To Be Or Not To Be Acquired - That Is The Question

The guys talk about their experiences with offers to acquire Honeybadger and go over some common structures of acquisition deals (hint - most don’t involve walking a wheelbarrow of money out of your office and never returning). They also chat about things that you should think about if you are presented with an offer to sell your company.

The guys talk about their experiences with offers to acquire Honeybadger and go over some common structures of acquisition deals (hint - most don’t involve walking a wheelbarrow of money out of your office and never returning). They also chat about things that you should think about if you are presented with an offer to sell your company.


Full Transcript:
Starr:              00:01          It's happening in me. I'm going to remember you silver lady, so don't you worry.

Josh:               00:08          You'll find her some day.

Announcer:          00:10          Hands off that dial. Business is about to get a whole lot nerdier. You're tuned in to FounderQuest.

Starr:              00:21          Somebody tweeted a while back and somebody referenced us and said that we should talk about this. You know, you should run your company like you're going to sell it. So then I thought, "Well maybe we could talk about sort of acquisitions in general, maybe weave it back and forth."

Starr:              00:33          So Honeybadger has had a couple of fairly serious acquisition talks, none ongoing right now, none that panned out obviously. We're not going to name names because I think it might be illegal for us to because we signed stuff. The first one was with a private equity firm that specialized in sort of smaller companies and taking these companies built by developers and then bringing in business people and figure out how to grow them. And then we had another acquisition talk with a pretty well known company in the developer space, and that would have been kind of a strategic thing because they were kind of trying to bring something to the market that was very similar to what we did. And sort of both of those eventually fell through because we just couldn't really come to terms.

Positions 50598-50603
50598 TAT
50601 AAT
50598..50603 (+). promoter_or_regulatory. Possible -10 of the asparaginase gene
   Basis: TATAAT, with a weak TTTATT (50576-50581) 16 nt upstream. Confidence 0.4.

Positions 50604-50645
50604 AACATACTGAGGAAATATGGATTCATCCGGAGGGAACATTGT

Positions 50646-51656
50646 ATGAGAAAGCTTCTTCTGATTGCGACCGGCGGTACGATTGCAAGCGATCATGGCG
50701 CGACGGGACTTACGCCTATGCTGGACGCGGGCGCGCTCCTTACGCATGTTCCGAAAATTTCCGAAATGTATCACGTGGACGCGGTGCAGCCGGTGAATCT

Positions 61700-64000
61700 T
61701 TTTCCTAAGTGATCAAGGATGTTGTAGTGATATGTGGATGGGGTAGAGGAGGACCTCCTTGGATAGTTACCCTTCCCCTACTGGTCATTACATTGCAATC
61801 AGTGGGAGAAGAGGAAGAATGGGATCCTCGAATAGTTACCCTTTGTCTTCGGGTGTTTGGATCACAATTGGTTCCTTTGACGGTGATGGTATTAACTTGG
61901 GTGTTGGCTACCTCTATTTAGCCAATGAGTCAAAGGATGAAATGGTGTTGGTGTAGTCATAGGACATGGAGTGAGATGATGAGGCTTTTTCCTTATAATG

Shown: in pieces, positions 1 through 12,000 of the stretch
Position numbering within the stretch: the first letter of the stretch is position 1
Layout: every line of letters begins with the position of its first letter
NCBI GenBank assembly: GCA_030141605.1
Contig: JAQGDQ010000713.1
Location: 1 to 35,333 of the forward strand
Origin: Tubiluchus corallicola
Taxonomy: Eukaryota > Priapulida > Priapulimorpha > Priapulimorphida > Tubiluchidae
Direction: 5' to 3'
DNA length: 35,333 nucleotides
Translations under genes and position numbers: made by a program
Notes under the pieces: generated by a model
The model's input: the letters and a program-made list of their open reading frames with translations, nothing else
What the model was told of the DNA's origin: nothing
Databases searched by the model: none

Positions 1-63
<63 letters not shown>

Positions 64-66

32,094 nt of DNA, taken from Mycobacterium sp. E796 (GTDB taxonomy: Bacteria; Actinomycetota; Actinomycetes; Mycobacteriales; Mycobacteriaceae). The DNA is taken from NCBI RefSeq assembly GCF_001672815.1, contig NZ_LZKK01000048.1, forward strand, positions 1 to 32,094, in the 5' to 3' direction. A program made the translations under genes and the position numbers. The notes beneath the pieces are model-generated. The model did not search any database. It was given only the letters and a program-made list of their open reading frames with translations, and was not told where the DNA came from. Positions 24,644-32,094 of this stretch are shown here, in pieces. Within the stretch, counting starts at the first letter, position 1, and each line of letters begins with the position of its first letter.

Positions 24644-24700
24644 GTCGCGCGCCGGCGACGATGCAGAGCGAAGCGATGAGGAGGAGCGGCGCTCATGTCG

Starr:              01:15          But I think we learned a lot while we were pursuing these because starting out I knew about acquisitions, like what pretty much I imagine anybody knows about acquisitions. It's like, "Okay, you sell a company, you make a ton of money, and that's like your happy ending." But it's really a lot more complex than that. Unless you happen to win the lottery, it's not necessarily like this huge, "You're going to be rich and set for the rest of your life event."

Starr:              01:40          Yeah, so I don't know. What do you guys think?

Ben:                01:44          I think that last statement is key. Our business has grown steadily, but not exponentially right? So, if you're sitting on a rocket ship you could probably have one of those acquisition events where you're set for the rest of your life because they're buying based on the future value of the company. They are not just based on what you've done so far, they are based on what they think you could do with them, combined with you. If you have had this exponential growth event, or if you can show that happening with their added resources to yours, then you could probably pull that off. But in our case, that wasn't really the scenario, right? We were growing steadily, the acquirers were interested in us because they knew that it was a reasonable business that could continue to grow, but not that it was expecting like this phenomenal growth. Yeah, so in our case those numbers weren't going to be crazy high numbers, but they were still nice numbers.